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Finally someone who appears to think the same as me. It's not about learning songs in different keys, it's about knowing songs in different keys.
For me I know that I truly know a song and my instrument if I can play the head on call and solo in a key that I havent practiced in.
 

· Distinguished SOTW Member/Sax Historian
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Rude...true - but Jay is a great cat - just had that old school cutting spirit...
In the old school there is no such thing as "rude" or "abusive" or "negative." Those who have proven themselves are entitled to act any old way they please to those who haven't.

Music used to be ruled by that spirit, and you were to accept it as part of art and excellence or get the f#¢!! out. Things are changing.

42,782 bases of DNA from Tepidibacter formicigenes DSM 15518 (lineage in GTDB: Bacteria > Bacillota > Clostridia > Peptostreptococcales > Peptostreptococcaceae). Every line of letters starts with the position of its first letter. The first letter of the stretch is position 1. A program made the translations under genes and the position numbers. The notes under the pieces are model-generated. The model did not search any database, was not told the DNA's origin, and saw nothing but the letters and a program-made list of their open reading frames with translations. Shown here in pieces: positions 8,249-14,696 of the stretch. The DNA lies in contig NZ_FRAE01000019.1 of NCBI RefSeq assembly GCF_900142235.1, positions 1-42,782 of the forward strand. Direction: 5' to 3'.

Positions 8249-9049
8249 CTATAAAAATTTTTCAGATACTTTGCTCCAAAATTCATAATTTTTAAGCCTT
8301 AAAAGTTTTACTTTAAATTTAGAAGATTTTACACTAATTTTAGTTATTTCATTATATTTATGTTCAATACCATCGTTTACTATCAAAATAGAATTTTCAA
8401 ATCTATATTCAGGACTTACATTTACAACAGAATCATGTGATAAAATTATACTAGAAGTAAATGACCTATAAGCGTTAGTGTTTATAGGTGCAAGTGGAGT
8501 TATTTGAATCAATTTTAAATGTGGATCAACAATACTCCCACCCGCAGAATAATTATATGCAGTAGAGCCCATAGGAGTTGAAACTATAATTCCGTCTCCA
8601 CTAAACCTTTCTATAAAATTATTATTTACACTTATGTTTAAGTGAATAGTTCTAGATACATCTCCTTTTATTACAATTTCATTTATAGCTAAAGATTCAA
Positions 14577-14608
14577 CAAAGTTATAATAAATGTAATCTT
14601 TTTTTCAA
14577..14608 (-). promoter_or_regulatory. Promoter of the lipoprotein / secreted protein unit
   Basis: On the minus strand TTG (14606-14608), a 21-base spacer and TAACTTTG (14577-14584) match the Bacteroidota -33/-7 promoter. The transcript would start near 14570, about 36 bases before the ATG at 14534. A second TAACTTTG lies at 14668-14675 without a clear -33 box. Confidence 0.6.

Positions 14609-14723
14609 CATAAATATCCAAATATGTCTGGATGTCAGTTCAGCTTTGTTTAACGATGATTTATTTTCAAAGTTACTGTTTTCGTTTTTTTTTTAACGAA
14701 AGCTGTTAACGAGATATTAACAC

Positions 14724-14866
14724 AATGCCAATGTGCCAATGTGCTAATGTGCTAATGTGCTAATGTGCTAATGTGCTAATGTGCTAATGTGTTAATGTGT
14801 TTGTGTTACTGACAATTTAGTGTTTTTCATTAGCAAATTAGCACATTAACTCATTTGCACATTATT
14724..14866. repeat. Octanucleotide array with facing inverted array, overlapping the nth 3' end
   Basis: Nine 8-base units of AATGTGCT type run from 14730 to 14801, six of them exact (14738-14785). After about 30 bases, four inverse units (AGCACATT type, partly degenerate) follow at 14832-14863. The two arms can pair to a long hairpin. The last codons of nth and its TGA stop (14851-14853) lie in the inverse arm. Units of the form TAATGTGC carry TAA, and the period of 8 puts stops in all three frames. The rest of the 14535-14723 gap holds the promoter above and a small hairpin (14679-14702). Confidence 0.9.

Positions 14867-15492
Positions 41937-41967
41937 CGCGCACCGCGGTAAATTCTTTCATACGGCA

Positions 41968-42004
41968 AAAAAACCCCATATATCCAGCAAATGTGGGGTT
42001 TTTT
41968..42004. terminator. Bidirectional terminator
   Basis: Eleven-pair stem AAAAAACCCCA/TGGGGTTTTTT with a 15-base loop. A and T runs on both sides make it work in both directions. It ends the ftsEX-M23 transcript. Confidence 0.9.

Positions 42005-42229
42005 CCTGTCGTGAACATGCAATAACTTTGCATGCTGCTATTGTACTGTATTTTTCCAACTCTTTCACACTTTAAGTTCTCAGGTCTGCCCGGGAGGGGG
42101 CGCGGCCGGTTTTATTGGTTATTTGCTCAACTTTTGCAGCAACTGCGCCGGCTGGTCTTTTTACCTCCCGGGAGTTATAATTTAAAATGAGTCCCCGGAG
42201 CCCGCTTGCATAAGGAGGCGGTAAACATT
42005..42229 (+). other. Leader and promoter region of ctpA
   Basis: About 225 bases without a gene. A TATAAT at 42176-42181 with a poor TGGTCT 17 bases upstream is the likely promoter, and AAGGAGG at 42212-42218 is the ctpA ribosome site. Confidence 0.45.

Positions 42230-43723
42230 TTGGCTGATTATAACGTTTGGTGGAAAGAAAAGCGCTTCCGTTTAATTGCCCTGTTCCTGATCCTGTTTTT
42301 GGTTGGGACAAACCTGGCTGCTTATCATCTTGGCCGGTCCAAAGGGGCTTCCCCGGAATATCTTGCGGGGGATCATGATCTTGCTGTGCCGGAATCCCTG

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In the old school there is no such thing as "rude" or "abusive" or "negative." Those who have proven themselves are entitled to act any old way they please to those who haven't.

Music used to be ruled by that spirit, and you were to accept it as part of art and excellence or get the f#¢!! out. Things are changing.
Is this change for the better or worse?

I know I wouldn't last long in a world of cutting, or proving your musical worth by demonstrating superior speed, dexterity, harmonic theory etc.
 

· Distinguished SOTW member
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Discussion Starter · #60 ·
IMHO, the whole "cutting contest" mentality is one of the reasons Jazz has such a small audience, non-musicians aren't interested in that kind of thing.

There is some value to it when players push each other into new directions, but when one calls a tune in an awkward key just so that the other guy messes up, it's anti-musical. It's closer to athletics than it is to art.

That being said, I have started learning some tunes in 12 keys, it's not as hard as I thought and like EE NYC and Matt Otto have said, it does give you a better understanding of the tune.